The Hive At Gettysburg

A poem by John Greenleaf Whittier

In the old Hebrew myth the lion's frame,
So terrible alive,
Bleached by the desert's sun and wind, became
The wandering wild bees' hive;
And he who, lone and naked-handed, tore
Those jaws of death apart,
In after time drew forth their honeyed store
To strengthen his strong heart.
Dead seemed the legend: but it only slept
To wake beneath our sky;
Just on the spot whence ravening Treason crept
Back to its lair to die,
Bleeding and torn from Freedom's mountain bounds,
A stained and shattered drum
Is now the hive where, on their flowery rounds,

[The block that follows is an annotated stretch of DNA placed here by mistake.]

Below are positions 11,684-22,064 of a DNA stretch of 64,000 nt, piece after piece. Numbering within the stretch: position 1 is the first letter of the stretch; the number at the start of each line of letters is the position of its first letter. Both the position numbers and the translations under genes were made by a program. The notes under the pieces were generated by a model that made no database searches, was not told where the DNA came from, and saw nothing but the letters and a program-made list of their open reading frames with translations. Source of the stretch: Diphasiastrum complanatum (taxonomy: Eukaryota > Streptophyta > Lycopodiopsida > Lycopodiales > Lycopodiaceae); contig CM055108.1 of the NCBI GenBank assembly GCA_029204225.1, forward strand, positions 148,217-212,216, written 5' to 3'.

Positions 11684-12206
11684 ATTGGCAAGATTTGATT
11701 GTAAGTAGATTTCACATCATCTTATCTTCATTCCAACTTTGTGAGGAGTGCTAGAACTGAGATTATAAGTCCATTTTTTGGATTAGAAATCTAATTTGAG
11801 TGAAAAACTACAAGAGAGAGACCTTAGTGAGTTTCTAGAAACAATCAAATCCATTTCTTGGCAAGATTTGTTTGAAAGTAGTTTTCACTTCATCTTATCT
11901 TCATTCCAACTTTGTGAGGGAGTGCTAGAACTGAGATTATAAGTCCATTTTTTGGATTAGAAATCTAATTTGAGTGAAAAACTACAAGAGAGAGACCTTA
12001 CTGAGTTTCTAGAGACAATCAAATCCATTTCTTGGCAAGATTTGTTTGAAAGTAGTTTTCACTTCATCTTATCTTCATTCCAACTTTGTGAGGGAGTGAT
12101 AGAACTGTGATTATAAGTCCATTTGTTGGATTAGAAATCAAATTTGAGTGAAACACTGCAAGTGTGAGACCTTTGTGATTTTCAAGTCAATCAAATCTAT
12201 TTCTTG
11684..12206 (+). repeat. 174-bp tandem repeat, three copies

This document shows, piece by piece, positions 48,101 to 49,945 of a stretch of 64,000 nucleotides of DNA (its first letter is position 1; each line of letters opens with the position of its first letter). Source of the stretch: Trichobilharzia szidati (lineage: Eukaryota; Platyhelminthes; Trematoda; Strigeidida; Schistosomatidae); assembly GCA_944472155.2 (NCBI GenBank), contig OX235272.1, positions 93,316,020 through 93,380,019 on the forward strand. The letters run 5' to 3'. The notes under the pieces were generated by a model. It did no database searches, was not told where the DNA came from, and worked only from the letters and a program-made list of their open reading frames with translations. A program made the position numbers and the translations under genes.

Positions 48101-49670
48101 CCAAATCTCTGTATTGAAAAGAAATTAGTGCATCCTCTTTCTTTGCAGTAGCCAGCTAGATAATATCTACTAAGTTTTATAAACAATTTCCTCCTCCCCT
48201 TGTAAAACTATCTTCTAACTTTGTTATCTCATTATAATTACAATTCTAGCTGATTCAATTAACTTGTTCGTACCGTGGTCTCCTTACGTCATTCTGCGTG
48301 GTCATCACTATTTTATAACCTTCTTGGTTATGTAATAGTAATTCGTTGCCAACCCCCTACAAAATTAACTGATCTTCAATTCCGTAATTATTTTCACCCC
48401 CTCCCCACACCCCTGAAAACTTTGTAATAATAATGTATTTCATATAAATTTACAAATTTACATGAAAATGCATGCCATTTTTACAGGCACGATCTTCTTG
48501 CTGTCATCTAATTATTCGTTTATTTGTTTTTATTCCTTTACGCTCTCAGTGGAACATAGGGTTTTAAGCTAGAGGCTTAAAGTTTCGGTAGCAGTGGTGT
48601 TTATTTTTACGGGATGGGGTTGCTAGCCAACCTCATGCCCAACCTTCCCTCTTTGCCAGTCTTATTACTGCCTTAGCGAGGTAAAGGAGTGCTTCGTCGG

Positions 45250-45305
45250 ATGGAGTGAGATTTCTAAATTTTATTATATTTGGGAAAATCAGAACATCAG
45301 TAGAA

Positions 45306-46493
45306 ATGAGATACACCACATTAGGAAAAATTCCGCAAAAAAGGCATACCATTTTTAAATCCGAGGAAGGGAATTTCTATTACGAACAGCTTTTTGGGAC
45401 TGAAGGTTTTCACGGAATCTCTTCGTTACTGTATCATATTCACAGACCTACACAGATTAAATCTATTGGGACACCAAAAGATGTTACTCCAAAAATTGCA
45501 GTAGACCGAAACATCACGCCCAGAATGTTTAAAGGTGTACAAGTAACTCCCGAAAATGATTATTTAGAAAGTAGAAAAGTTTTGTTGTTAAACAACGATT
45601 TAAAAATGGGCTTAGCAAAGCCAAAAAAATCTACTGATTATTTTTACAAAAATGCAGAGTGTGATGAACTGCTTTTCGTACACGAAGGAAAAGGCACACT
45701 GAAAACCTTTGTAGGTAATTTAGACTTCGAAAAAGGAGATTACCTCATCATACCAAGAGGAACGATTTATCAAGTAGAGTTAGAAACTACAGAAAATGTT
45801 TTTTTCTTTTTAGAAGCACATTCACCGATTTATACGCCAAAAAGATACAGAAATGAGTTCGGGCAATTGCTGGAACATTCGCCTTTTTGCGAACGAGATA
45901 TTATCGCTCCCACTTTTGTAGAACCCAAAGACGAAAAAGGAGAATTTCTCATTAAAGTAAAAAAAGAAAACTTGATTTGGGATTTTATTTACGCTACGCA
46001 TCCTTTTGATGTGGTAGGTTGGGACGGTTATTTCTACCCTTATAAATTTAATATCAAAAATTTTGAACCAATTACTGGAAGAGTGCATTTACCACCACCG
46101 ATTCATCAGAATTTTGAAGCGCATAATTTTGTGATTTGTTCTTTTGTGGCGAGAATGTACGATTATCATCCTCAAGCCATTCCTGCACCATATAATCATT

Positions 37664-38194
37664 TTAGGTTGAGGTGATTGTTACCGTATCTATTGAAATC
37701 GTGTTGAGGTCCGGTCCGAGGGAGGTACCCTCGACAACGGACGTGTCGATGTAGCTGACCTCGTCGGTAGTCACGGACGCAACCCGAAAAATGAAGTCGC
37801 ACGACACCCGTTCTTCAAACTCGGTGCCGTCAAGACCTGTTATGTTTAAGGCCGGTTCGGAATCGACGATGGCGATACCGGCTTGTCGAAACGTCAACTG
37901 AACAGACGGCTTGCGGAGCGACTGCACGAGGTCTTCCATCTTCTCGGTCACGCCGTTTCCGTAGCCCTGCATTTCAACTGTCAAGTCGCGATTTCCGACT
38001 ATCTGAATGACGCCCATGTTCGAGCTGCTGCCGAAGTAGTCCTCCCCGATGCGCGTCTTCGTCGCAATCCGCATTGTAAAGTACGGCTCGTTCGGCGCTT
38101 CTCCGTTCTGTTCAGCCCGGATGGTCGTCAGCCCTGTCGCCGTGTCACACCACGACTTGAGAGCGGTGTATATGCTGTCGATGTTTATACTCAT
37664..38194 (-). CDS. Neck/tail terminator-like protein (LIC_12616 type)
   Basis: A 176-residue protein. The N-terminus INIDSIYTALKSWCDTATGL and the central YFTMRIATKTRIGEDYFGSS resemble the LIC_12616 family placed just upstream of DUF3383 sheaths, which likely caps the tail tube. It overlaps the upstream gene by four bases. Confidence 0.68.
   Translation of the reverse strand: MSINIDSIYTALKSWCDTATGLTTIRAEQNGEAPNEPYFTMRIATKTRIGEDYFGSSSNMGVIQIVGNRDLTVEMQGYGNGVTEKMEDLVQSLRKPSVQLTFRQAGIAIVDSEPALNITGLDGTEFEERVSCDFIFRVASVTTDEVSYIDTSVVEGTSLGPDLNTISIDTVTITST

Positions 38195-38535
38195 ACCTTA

The wild bees go and come.
Unchallenged by a ghostly sentinel,
They wander wide and far,
Along green hillsides, sown with shot and shell,
Through vales once choked with war.
The low reveille of their battle-drum
Disturbs no morning prayer;
With deeper peace in summer noons their hum
Fills all the drowsy air.
And Samson's riddle is our own to-day,
Of sweetness from the strong,
Of union, peace, and freedom plucked away
From the rent jaws of wrong.
From Treason's death we draw a purer life,
As, from the beast he slew,
A sweetness sweeter for his bitter strife
The old-time athlete drew

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